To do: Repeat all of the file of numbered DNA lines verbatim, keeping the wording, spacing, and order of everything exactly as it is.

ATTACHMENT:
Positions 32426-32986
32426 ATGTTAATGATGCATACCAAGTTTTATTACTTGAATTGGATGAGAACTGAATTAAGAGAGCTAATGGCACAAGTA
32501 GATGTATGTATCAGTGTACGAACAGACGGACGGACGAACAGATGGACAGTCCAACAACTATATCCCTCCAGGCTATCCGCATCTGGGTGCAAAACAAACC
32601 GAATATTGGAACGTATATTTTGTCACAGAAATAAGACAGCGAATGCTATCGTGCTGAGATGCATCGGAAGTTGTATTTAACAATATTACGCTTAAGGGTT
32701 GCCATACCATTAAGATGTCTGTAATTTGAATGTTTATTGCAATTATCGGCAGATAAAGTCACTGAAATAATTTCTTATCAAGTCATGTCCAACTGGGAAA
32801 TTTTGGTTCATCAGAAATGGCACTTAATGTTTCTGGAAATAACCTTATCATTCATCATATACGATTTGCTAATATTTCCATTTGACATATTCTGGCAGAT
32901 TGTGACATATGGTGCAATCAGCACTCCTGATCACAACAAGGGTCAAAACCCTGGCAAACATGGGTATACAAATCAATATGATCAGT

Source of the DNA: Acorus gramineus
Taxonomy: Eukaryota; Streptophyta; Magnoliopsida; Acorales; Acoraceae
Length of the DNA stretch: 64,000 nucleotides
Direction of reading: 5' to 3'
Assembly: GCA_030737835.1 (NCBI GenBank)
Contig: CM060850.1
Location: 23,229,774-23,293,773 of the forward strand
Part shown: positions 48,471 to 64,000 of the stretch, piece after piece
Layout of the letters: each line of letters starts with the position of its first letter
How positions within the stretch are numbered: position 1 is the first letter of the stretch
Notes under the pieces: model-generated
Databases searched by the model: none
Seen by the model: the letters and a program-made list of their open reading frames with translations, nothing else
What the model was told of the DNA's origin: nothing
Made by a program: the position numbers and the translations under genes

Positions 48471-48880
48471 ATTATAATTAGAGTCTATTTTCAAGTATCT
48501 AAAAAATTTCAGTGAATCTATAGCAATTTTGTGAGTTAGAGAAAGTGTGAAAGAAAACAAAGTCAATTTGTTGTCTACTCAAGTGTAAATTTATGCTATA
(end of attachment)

Positions 32426-32986
32426 ATGTTAATGATGCATACCAAGTTTTATTACTTGAATTGGATGAGAACTGAATTAAGAGAGCTAATGGCACAAGTA
32501 GATGTATGTATCAGTGTACGAACAGACGGACGGACGAACAGATGGACAGTCCAACAACTATATCCCTCCAGGCTATCCGCATCTGGGTGCAAAACAAACC
32601 GAATATTGGAACGTATATTTTGTCACAGAAATAAGACAGCGAATGCTATCGTGCTGAGATGCATCGGAAGTTGTATTTAACAATATTACGCTTAAGGGTT
32701 GCCATACCATTAAGATGTCTGTAATTTGAATGTTTATTGCAATTATCGGCAGATAAAGTCACTGAAATAATTTCTTATCAAGTCATGTCCAACTGGGAAA
32801 TTTTGGTTCATCAGAAATGGCACTTAATGTTTCTGGAAATAACCTTATCATTCATCATATACGATTTGCTAATATTTCCATTTGACATATTCTGGCAGAT
32901 TGTGACATATGGTGCAATCAGCACTCCTGATCACAACAAGGGTCAAAACCCTGGCAAACATGGGTATACAAATCAATATGATCAGT

Source of the DNA: Acorus gramineus
Taxonomy: Eukaryota; Streptophyta; Magnoliopsida; Acorales; Acoraceae
Length of the DNA stretch: 64,000 nucleotides
Direction of reading: 5' to 3'
Assembly: GCA_030737835.1 (NCBI GenBank)
Contig: CM060850.1
Location: 23,229,774-23,293,773 of the forward strand
Part shown: positions 48,471 to 64,000 of the stretch, piece after piece
Layout of the letters: each line of letters starts with the position of its first letter
How positions within the stretch are numbered: position 1 is the first letter of the stretch
Notes under the pieces: model-generated
Databases searched by the model: none
Seen by the model: the letters and a program-made list of their open reading frames with translations, nothing else
What the model was told of the DNA's origin: nothing
Made by a program: the position numbers and the translations under genes

Positions 48471-48880
48471 ATTATAATTAGAGTCTATTTTCAAGTATCT
48501 AAAAAATTTCAGTGAATCTATAGCAATTTTGTGAGTTAGAGAAAGTGTGAAAGAAAACAAAGTCAATTTGTTGTCTACTCAAGTGTAAATTTATGCTATA